Georgia workers train months for EV charging industry, only to find few opportunities

Goodwill EV trainee Quontavious Miles trims a wire as part of a training exercise. (Matthew Pearson/WABE)

On a January afternoon at the Decatur Goodwill career center, Quontavious Miles, a Marine veteran wearing a navy blue maintenance uniform, is learning to install electric vehicle chargers. In front of him are tools, a shiny metal box, and some colorfully cased copper wires.

“The last job was just what you say it was a job have something to do to get paid. This feels like the beginning of a brand new career field,” Miles said.

Investments in the EV sector in Georgia were accompanied by sweeping promises of thousands of jobs. At the beginning of this year, Goodwill of North Georgia launched its program to train people to move from low-wage positions to green jobs of the future, most of which are not here yet.

Miles and his 14 classmates are the first paid participants training to work in electric vehicle charging.

According to the US Department of Energy, Georgia has almost 2,000 station locations and over 5,000 EV charging ports.

Quontavious Miles trims a wire as part of a training exercise. (Matthew Pearson/WABE)

Recently, The White House announced millions in federal funds to add more chargers in the state. Goodwill’s program seeks to add more skilled workers who can install them.

The nonprofit whittled down hundreds of applications for the program to have 45 participants across three cohorts. Several private companies helped in the design.

“What they hope to do is to leave us where we have job placement by the time we’re done,” Miles said. “Right now, we’re practicing mock interviews, they’re getting our resumes curtailed and completely finished.”

“It feels like family, I feel like I’m in a class with 14 brothers,” said Donna Level, the only woman in the first cohort.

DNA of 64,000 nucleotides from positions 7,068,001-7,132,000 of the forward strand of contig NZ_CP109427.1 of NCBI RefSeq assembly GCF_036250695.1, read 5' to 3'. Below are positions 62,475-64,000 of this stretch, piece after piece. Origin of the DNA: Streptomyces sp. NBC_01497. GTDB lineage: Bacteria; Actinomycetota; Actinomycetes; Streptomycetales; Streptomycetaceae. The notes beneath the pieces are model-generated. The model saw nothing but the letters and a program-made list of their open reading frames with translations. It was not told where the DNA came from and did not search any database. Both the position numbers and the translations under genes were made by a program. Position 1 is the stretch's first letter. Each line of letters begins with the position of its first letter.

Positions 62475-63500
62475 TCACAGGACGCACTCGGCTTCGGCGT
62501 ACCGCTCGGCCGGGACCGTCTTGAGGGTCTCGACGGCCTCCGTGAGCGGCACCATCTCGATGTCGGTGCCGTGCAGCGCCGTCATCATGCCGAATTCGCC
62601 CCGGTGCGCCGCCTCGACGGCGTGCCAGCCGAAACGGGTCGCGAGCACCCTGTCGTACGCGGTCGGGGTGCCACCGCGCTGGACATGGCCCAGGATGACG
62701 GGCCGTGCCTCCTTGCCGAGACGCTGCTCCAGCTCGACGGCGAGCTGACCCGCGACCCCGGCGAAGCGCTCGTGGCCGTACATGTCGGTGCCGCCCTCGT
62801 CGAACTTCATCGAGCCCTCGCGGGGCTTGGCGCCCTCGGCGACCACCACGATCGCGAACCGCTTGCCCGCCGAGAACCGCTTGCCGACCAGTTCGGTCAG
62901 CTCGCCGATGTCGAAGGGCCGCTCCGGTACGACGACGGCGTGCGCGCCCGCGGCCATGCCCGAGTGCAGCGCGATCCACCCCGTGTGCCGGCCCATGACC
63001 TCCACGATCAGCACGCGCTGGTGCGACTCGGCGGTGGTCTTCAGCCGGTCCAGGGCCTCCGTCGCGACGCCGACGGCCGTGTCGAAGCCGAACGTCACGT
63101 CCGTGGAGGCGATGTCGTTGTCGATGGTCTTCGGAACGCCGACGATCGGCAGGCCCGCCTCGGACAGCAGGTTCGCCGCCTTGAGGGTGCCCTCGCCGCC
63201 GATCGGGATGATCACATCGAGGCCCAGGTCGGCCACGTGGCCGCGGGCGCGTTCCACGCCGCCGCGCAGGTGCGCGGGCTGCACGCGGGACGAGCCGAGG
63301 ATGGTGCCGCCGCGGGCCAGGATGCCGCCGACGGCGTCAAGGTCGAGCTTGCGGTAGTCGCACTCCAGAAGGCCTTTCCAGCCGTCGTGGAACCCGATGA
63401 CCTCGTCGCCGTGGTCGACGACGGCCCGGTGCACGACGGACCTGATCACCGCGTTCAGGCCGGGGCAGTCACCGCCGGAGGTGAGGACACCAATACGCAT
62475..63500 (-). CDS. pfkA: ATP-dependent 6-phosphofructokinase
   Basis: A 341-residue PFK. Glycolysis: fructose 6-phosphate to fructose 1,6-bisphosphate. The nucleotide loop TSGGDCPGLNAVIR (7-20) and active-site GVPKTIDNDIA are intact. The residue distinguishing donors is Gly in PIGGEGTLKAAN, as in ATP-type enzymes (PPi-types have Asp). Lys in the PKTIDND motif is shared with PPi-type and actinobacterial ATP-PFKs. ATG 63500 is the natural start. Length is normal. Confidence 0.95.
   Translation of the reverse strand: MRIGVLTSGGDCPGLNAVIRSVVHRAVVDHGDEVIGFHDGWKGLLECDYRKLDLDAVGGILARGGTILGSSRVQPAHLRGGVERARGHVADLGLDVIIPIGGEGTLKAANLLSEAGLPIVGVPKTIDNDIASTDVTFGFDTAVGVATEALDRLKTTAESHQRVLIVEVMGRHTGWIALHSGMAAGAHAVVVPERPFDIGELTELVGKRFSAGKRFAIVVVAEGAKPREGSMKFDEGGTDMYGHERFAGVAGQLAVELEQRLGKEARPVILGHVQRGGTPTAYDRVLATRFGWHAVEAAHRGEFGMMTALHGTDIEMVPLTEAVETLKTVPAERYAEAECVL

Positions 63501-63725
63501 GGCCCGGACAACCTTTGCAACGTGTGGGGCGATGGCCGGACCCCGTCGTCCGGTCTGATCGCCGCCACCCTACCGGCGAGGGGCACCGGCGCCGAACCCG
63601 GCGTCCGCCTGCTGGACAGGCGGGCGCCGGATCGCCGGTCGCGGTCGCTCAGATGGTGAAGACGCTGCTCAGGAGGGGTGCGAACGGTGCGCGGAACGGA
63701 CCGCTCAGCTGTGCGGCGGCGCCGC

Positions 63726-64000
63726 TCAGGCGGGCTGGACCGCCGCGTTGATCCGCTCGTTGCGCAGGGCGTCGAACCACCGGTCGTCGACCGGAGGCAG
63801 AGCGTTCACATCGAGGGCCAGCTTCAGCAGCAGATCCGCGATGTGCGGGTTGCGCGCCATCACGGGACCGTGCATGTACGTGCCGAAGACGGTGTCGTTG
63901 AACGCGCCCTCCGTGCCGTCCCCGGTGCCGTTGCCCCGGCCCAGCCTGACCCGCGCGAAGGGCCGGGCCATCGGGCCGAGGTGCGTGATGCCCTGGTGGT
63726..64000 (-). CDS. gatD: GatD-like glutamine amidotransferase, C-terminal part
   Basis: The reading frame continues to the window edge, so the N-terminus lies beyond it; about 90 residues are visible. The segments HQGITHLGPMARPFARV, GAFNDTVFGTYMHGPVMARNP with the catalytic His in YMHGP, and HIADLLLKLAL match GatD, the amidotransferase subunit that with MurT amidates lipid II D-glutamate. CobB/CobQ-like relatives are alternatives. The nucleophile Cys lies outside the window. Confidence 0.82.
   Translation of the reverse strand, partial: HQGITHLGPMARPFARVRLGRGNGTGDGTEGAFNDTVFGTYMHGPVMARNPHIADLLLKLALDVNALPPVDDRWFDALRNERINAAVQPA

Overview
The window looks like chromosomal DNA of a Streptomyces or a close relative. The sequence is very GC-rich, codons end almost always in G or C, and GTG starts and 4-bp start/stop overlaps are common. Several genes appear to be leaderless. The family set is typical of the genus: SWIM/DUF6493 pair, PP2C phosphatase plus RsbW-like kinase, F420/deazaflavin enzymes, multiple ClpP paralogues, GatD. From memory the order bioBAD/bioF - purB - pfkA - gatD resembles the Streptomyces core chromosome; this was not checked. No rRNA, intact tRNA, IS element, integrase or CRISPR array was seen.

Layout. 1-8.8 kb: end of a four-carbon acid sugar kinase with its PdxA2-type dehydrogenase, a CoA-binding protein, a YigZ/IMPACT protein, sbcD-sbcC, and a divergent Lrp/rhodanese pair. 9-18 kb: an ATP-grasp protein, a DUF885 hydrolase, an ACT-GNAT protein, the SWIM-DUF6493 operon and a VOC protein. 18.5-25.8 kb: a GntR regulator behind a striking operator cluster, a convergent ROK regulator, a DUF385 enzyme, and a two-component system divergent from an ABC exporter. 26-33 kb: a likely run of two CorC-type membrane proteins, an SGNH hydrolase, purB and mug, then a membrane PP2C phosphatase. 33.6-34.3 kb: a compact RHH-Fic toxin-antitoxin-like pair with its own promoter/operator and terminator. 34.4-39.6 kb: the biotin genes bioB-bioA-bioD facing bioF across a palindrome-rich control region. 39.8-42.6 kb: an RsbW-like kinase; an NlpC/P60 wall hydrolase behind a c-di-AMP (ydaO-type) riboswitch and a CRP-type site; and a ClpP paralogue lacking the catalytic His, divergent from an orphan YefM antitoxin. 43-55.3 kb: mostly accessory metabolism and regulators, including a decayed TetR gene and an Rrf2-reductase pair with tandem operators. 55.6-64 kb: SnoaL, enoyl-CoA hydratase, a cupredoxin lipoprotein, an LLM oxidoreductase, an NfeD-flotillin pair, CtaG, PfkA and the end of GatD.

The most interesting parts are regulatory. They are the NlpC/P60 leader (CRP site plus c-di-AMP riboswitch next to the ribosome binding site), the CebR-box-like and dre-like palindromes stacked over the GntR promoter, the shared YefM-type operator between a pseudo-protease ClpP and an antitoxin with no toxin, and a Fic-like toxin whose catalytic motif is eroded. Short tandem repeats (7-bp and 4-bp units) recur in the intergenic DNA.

“I came here to the center with no expectation,” Level said. “I didn’t know what they had to offer. But when I went through the list of classes and actually did further research, you know, I became interested in this in particular.”

Cohort members double check the instructions as they practice assembling an EV charging kiosk panel. (Matthew Pearson/WABE)

Jenny Taylor is the vice president of Career Services for Goodwill North Georgia.

She says their goal for the first pilot project cohort was for 80% of participants to have jobs by last month.

“I will begin to be concerned if we don’t have them employed by May 23, which is that 90-day benchmark,” Taylor said.

Now, there’s cause for concern.

According to AAA, interest in EVs has stalled this year, and with Rivian putting a pause on its Georgia factory, the thousands of jobs we expect to see now come into question.

Taylor says the jobs weren’t there as they had expected when participants finished the program.

“There is no guarantee of employment after the last day of class,” Taylor said.

Only seven of the 45 participants had jobs as of May 21.

Students use a digital torque wrench as they practice installing an EV charging station during a training exercise in class. (Matthew Pearson/WABE)

Quontavious Miles is one of the ones still waiting.

“Just the way things panned out, you know, it kind of made you feel like, ‘Was it all worth it?’ you know what I mean,” he said.

Taylor says she understands the disappointment and thinks the program was a victim of too much hype.

“They thought they were going to get a job on day one of their graduation because we were so excited for them that they misunderstood,” Taylor said. “And so I feel a little bad because we had all that excitement in front of them, and we didn’t tell them what that meant and why we were so excited.”

In spite of his employment search, Miles remains hopeful. He is thankful to Goodwill for their program, but for now…

“It took away the idea of, you know, I’m not working for anybody less than maybe Tesla charge point,” he said. “And making $30 an hour is now essentially nowhere. It’s kind of survival mode at this point.”

As we watch how the future of sustainable technology manifests in Georgia, these Goodwill participants will have to remain patient for their green light into the industry.